Senate President Vicente “Tito” Sotto has recently filed a bill lowering the Minimum Age of Criminal Responsibility (MACR) in the Philippines from 15 years old to 12 years old. His Senate Bill No. 2026 is seeking to amend Sections 6, 20, 20-A, 20-B and 22 of Republic Act No. 9344 or also known as Juvenile Justice and Welfare Act (JJWA) of 2006. Similar bill was filed by Senator Franklin Drilon last year. Drilon’s Senate Bill No. 1603 also proposed the lowering of the MACR to 12 years old.
We, from the Philippine Misereor Partnership, Inc. (PMPI), a network of civil society organizations, rights groups, peace and faith-based institutions, are appalled that the Senate President himself, would push for a bill that will treat children as young as 12 years old as adult criminals. A supposed 6th grader who has yet to reach puberty; someone who has started growing his wisdom teeth, developing friendship and crushes; someone who is constantly being nagged by his mother for forgetting to fix his bed, to brush his teeth, and to take a bath because he’s glued to his gadget; someone who is so vulnerable that he wants independence yet very much in need of guidance of his parents and teachers can now be convicted as criminal.
PMPI firmly believes that these children are not the problem; our society is, our lawmakers are with their twisted concept and analysis of who are responsible and accountable of crimes committed by children.
The United Nations Convention on the Rights of the Child defines the child “a human being below the age of 18 years unless the laws of a particular country set the legal age for adulthood younger”. In general, children have fewer rights than adults; they have yet to develop their decision-making ability, thus, their constant need for guardians to make decisions in their best interest.
Being poor and having no power to make their own decisions, these children fall trap to criminal syndicates who force them commit crimes. Lowering the minimum age of criminal responsibility will not stop criminal syndicates from using children to get away from their crimes, it will only encourage them to use even younger ones to do the job, unless the government strengthen its mechanisms and policies to make criminal syndicates, who force children to commit crimes, are hold accountable.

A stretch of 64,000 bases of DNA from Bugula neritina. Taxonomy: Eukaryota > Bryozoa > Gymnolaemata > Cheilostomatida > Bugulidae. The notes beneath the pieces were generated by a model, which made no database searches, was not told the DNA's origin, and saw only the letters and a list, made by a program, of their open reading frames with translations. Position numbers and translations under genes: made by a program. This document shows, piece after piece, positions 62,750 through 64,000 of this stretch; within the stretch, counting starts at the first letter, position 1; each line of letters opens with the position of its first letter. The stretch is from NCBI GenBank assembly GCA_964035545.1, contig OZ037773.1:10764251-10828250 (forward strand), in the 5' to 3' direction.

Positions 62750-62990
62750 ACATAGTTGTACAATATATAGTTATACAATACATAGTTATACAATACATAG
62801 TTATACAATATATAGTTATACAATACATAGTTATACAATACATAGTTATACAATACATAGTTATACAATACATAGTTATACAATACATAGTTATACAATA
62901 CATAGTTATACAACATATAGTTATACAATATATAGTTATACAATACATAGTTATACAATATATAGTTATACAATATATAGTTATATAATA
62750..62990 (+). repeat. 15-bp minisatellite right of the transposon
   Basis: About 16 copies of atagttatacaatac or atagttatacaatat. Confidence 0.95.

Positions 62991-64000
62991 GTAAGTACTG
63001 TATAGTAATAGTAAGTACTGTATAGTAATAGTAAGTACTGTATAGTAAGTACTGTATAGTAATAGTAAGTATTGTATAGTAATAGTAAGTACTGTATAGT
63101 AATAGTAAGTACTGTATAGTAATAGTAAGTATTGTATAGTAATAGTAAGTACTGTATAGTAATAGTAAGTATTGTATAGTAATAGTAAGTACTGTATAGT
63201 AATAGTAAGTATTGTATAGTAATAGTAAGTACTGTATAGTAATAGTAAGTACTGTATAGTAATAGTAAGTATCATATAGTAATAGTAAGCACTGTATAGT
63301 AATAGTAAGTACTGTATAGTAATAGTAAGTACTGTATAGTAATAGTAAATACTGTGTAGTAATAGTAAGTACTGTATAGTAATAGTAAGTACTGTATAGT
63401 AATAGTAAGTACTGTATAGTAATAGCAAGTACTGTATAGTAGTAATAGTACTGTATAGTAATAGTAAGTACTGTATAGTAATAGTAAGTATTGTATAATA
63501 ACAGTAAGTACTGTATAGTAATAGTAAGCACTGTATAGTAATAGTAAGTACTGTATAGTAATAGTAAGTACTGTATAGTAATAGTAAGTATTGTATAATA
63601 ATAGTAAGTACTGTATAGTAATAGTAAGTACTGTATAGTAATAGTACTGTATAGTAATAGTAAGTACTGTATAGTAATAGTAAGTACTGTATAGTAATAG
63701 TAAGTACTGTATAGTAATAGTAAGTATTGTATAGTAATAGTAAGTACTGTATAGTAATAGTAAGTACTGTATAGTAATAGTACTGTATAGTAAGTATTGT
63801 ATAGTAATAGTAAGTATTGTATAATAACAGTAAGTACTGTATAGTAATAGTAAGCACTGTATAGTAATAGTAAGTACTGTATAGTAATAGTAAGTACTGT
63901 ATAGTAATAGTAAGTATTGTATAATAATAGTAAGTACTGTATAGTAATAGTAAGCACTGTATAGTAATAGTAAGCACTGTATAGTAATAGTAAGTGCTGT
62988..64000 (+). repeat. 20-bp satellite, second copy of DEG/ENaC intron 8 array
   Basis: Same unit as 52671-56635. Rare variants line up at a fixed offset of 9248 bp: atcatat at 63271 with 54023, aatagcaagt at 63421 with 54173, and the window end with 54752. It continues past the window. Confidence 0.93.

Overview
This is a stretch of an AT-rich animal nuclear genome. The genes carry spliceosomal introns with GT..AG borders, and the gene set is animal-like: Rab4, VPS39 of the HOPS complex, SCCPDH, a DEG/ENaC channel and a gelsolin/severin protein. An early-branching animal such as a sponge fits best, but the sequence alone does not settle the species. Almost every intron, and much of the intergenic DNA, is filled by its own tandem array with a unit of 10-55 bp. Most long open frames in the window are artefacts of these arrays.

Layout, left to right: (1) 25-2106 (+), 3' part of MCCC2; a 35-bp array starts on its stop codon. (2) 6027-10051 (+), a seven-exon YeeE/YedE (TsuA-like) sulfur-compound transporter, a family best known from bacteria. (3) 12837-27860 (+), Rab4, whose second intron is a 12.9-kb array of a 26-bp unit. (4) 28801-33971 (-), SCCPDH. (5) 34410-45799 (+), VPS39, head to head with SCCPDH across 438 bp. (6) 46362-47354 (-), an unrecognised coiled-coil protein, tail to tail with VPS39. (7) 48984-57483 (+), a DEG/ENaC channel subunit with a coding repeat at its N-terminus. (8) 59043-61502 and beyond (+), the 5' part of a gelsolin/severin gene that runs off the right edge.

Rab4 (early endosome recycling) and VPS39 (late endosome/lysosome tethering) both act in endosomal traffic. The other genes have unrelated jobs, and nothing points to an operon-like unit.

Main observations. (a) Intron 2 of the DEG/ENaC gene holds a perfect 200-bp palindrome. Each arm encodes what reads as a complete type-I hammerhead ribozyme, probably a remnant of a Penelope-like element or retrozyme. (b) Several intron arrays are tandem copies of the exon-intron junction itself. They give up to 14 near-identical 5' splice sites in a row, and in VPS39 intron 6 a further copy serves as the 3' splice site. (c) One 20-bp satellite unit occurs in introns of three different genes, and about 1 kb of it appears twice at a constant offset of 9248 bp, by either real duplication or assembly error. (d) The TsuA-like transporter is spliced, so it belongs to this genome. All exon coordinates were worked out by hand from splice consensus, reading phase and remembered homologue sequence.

Department of Social Welfare and Development (DSWD) Undersecretary for Protective Operations and Programs Group, Mae Fe Ancheta-Templa said that instead of pushing for the amendments of RA 9344, the focus should be on strengthening and support the implementation of JJWA across all social units since child justice programs require financial, logistical, and social service support.
The DSWD Undersecretary added that the PNP’s data from 2002 to 2015 percentage of offenses committed by children in the total number of crimes recorded is very much negligible, the percent distribution of crime committed by adult is higher at 98 percent, while those involving children is only 2 percent. Whereas in term of seriousness of crimes following Section 20A of RA 9344 as amended, 8 percent of crimes committed by children involved serious crimes while 92 percent were categorized as “non-serious.” [Source: https://news.mb.com.ph/2018/10/03/lowering-criminal-age-never-resulted-in-lower-crime-rates-says-dswd-usec/]
PMPI is not belittling crimes committed by a minor, but RA 9344 already provides guidelines on how to properly handle juvenile delinquency. Even if these children have committed petty crimes and/or heinous crimes, prison cells would be the most inhumane environment for them who will come in contact and possibly be influenced and trained by professional criminals.
While we cannot ignore the fact that there are also issues in transformational centers for juvenile delinquents, we still recognize that such institutions are mandated to provide holistic program with emphasis on basic education, spiritual formation, life skills, and livelihood skills to help children in conflict with the law develop into responsible citizens.
But more than that, the government should create an environment where every family is free from poverty and can live a dignified life, where children grow in a loving family, being cared for and accepted. To make this happen, the government should have a concrete plan to address the social welfare of poor families and prioritize the children’s education, nutrition, healthcare, and basic needs.
We are appealing to our honorable lawmakers to withdraw this any kind of proposed laws filed under the both houses of Congress, the government should instead focus on fully and effectively implement the RA 9344, we fully believe that such laws of this kind will mostly affect the underprivileged children of our society.